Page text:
February 26, 2013

(Chip Somodevilla/Getty Images)

In yet another Fox News segment based on the remarks of Rush Limbaugh, superstar host Bill O’Reilly took a look at an important and much-remarked-upon social change in the United States. “In 2001, just 35 percent of Americans favor gay marriage, now 48 percent do,” noted O’Reilly as part of his recurring “Talking Points” polemical feature.

Some might argue that movement of the public-opinion needle on gay marriage is about justice — that people have come around to viewing marriage-denial as an unfair slight to gay Americans. O’Reilly articulated a more media-centric view of the situation:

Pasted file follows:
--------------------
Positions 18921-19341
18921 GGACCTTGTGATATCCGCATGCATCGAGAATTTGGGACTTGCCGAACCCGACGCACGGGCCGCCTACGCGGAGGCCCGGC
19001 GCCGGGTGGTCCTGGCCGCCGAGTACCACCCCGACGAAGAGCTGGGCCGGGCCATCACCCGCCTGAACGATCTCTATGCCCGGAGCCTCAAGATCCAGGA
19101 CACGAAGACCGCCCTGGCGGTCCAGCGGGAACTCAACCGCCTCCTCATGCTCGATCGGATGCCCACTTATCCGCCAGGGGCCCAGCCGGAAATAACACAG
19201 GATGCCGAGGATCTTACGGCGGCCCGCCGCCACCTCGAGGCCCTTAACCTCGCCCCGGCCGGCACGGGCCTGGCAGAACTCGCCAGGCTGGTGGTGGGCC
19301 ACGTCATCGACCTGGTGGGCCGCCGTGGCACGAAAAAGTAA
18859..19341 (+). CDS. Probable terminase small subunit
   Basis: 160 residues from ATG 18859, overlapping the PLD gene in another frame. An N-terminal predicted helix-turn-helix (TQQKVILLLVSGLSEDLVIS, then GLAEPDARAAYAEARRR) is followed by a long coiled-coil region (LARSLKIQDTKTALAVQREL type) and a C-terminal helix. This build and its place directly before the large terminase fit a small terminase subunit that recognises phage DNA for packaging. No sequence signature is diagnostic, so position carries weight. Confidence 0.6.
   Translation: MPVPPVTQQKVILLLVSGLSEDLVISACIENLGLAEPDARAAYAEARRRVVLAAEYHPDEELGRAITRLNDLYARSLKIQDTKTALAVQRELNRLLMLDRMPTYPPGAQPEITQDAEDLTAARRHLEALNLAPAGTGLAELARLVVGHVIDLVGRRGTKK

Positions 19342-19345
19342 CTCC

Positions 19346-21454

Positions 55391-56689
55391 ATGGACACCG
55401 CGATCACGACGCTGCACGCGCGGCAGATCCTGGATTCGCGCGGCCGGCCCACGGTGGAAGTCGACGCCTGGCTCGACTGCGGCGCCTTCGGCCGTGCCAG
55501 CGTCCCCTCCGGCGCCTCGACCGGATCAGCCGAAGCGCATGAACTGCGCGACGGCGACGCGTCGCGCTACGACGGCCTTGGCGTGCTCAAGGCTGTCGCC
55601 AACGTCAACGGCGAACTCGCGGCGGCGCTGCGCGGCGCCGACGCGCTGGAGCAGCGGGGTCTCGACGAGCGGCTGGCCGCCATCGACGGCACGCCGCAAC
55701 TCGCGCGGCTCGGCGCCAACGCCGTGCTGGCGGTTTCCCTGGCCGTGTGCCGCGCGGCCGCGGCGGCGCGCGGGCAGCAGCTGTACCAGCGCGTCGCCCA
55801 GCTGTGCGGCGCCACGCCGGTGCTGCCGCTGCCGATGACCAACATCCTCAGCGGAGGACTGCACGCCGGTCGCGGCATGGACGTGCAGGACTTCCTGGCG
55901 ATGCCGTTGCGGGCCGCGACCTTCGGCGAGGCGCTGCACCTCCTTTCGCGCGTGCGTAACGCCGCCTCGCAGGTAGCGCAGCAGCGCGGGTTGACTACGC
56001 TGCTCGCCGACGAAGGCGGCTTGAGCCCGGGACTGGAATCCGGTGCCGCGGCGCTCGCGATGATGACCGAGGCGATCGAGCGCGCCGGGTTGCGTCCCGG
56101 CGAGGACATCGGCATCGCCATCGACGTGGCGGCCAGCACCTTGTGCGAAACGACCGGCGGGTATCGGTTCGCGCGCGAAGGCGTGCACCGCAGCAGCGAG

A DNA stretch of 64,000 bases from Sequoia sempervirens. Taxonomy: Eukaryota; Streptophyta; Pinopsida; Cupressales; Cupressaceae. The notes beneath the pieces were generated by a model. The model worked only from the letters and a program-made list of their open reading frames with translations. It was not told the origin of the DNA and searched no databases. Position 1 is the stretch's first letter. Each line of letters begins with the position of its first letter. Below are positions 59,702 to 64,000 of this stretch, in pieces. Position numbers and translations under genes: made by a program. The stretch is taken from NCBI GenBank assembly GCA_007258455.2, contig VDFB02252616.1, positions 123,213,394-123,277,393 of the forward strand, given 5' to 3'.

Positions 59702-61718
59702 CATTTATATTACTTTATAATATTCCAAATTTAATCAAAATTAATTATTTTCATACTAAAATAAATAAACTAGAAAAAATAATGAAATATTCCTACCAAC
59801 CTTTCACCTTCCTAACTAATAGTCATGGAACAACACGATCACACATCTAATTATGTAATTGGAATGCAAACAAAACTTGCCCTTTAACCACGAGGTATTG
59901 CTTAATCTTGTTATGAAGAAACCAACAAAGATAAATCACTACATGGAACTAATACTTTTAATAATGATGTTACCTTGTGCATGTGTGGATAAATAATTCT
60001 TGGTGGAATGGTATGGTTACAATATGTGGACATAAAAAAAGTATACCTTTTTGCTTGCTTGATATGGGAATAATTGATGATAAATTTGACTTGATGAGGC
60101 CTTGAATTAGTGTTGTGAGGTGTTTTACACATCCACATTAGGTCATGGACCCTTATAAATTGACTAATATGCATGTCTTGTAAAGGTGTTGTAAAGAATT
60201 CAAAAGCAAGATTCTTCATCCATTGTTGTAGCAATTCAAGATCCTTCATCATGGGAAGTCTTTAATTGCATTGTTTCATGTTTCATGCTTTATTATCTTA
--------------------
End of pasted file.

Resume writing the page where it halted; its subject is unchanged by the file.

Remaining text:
Number one, a very well thought-out campaign by the media led by people like Ellen DeGeneres, who is right now the most popular personality in the country. And the media embraced it. And number two, the failure on the right to articulate a defense on why you shouldn’t have gay marriage. Their argument wasn’t strong enough to overwhelm the pop culture media [argument that] you should have it.

Never before has the American media been vested with such authority. It can accomplish broad societal change via a “well thought-out campaign.” Does that mean we can just think out a campaign and get rid of, say, distracted driving?

Erik Wemple writes the Erik Wemple blog, where he reports and opines on media organizations of all sorts.